Protease Enzyme that cleaves other proteins into smaller peptides

A protease is an enzyme that catalyzes proteolysis, the breakdown of proteins into smaller polypeptides or single amino acids. They do this by cleaving the peptide bonds within proteins by hydrolysis, a reaction where water breaks bonds. Proteases are involved in many biological functions, including digestion of ingested proteins, protein catabolism, and cell signaling.

Alpha-1 antitrypsin Mammalian protein found in Homo sapiens

Alpha-1 antitrypsin or α1-antitrypsin is a protein belonging to the serpin superfamily. It is encoded in humans by the SERPINA1 gene. A protease inhibitor, it is also known as alpha1–proteinase inhibitor (A1PI) or alpha1-antiproteinase (A1AP) because it inhibits various proteases. In older biomedical literature it was sometimes called serum trypsin inhibitor, because its capability as a trypsin inhibitor was a salient feature of its early study. As a type of enzyme inhibitor, it protects tissues from enzymes of inflammatory cells, especially neutrophil elastase, and has a reference range in blood of 0.9–2.3 g/L, but the concentration can rise manyfold upon acute inflammation.

Protease-activated receptors (PAR) are a subfamily of related G protein-coupled receptors that are activated by cleavage of part of their extracellular domain. They are highly expressed in platelets, and also on endothelial cells, myocytes and neurons.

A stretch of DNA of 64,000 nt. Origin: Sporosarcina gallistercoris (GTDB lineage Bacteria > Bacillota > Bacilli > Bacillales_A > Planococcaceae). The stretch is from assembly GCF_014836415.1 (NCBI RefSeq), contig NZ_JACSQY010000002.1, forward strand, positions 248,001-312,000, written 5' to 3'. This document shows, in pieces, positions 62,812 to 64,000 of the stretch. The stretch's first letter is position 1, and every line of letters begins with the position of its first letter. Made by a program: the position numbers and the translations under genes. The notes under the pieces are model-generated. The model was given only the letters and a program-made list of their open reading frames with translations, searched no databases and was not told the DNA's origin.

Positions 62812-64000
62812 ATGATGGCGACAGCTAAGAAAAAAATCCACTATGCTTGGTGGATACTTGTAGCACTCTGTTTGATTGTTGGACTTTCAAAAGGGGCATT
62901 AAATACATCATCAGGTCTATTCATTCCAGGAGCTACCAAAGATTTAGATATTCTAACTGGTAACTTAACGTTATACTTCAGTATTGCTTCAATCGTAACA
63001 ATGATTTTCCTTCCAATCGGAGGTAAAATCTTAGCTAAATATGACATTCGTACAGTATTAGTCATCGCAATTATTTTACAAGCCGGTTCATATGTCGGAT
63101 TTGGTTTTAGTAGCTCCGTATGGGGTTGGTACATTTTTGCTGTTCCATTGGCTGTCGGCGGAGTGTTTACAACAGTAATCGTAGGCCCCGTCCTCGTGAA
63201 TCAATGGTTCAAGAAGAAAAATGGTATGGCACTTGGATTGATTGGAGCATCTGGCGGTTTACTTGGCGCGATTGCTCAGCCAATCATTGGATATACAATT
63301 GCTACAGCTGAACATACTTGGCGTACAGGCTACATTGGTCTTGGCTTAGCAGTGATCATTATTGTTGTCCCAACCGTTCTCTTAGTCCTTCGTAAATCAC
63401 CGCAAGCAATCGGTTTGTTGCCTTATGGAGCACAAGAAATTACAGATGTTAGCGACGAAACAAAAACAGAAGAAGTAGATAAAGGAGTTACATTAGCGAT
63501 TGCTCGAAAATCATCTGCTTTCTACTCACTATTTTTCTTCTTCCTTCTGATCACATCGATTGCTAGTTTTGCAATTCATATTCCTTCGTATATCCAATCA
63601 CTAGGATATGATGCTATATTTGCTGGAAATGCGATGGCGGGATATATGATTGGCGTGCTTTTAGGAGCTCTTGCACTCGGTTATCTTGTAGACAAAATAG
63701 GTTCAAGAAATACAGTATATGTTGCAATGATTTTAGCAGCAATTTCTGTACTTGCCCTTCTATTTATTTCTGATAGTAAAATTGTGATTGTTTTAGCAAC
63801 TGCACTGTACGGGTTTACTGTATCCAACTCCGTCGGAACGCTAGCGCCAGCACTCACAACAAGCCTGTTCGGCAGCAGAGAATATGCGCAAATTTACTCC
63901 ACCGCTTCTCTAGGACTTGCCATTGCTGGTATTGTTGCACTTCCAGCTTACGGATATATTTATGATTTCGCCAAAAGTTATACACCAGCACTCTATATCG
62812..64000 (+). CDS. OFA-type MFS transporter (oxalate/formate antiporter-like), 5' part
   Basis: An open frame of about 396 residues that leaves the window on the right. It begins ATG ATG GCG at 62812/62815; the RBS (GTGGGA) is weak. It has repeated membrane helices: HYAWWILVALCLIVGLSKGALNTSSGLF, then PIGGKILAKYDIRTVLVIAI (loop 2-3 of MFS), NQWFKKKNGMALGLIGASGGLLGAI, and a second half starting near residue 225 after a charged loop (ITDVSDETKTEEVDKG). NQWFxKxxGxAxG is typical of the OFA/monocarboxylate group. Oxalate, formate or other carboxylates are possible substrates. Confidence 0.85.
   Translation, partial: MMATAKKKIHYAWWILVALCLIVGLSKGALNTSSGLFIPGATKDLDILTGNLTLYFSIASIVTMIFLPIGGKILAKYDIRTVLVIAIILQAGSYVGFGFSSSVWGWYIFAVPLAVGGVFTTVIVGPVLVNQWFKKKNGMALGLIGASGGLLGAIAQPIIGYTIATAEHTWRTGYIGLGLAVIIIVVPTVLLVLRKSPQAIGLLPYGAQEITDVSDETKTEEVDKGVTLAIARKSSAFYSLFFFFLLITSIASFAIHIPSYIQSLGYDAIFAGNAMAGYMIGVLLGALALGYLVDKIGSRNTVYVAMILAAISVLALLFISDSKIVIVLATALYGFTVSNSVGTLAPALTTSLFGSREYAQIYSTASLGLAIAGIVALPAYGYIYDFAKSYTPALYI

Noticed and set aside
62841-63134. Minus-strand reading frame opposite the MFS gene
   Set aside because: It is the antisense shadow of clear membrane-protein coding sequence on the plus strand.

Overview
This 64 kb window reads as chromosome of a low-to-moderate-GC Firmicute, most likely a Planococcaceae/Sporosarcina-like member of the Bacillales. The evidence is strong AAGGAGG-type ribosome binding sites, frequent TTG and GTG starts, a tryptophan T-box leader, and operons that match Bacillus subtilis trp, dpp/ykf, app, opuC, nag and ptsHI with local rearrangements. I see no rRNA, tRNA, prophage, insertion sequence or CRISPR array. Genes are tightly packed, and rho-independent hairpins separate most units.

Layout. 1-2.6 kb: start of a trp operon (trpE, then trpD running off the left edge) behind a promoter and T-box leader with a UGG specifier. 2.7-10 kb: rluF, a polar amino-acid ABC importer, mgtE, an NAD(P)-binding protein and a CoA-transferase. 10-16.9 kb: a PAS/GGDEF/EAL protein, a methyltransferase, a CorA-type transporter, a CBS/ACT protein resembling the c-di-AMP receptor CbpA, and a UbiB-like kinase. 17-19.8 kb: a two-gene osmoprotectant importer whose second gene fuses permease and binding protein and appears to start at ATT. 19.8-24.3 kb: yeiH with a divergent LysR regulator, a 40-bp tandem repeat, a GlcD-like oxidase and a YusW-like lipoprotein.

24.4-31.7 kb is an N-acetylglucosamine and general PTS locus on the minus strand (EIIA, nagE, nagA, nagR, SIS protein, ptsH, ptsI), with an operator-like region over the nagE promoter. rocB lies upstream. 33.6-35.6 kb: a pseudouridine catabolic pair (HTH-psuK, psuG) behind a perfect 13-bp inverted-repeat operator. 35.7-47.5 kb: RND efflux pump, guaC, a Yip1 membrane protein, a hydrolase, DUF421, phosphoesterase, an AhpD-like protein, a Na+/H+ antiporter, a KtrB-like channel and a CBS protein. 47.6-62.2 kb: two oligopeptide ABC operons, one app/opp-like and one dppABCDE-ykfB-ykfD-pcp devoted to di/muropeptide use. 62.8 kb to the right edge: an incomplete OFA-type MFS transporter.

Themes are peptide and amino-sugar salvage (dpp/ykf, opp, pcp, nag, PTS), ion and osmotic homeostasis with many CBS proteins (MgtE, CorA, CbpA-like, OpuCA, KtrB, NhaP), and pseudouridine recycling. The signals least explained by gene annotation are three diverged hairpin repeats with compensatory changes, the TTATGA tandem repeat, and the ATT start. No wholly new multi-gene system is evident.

Cysteine protease

Cysteine proteases, also known as thiol proteases, are hydrolase enzymes that degrade proteins. These proteases share a common catalytic mechanism that involves a nucleophilic cysteine thiol in a catalytic triad or dyad.

Granzyme A

Granzyme A is an enzyme. that in humans is encoded by the GZMA gene, and is one of the five granzymes encoded in the human genome. This enzyme is present in cytotoxic T lymphocyte granules.

Cathepsin G

Cathepsin G is a protein that in humans is encoded by the CTSG gene. It is one of the three serine proteases of the chymotrypsin family that are stored in the azurophil granules, and also a member of the peptidase S1 protein family. Cathepsin G plays an important role in eliminating intracellular pathogens and breaking down tissues at inflammatory sites, as well as in anti-inflammatory response.

TPSAB1

Tryptase alpha-1 and tryptase beta-1 are enzymes that in humans are encoded by the same TPSAB1 gene. Beta tryptases appear to be the main isoenzymes expressed in mast cells; whereas in basophils, alpha tryptases predominate.

Protease-activated receptor 2

Protease activated receptor 2 (PAR2) also known as coagulation factor II (thrombin) receptor-like 1 (F2RL1) or G-protein coupled receptor 11 (GPR11) is a protein that in humans is encoded by the F2RL1 gene. PAR2 modulates inflammatory responses, obesity, metabolism, cancers and acts as a sensor for proteolytic enzymes generated during infection. In humans, we can find PAR2 in the stratum granulosum layer of epidermal keratinocytes. Functional PAR2 is also expressed by several immune cells such as eosinophils, neutrophils, monocytes, macrophages, dendritic cells, mast cells and T cells.